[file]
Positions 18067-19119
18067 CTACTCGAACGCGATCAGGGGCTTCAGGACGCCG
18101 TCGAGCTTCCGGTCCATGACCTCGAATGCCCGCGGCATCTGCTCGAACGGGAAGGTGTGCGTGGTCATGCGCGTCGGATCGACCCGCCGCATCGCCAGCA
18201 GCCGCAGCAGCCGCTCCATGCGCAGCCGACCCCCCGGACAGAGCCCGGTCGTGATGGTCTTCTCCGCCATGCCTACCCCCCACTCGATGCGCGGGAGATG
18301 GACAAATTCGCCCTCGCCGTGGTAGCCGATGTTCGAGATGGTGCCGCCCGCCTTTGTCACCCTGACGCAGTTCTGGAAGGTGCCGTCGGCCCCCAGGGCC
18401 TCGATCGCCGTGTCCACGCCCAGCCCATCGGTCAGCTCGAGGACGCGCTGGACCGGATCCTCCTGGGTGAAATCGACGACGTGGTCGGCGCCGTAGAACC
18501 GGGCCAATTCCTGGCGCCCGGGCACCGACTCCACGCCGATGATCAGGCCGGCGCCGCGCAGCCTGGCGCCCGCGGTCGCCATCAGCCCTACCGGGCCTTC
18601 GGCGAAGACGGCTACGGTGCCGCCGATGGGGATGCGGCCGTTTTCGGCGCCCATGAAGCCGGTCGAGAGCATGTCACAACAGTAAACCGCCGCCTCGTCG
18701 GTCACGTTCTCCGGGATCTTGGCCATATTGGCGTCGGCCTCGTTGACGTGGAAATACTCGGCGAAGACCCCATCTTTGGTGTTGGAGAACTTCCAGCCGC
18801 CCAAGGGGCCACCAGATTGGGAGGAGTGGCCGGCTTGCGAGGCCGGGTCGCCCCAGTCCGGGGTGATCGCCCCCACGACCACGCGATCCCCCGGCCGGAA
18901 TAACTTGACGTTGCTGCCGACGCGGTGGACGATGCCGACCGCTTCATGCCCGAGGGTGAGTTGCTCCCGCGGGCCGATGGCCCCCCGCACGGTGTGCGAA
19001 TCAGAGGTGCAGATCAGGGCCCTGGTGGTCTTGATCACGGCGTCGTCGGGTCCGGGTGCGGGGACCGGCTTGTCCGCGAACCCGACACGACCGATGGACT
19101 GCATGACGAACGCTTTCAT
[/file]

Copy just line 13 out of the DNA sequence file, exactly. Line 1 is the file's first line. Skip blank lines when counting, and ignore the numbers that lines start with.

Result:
19101 GCATGACGAACGCTTTCAT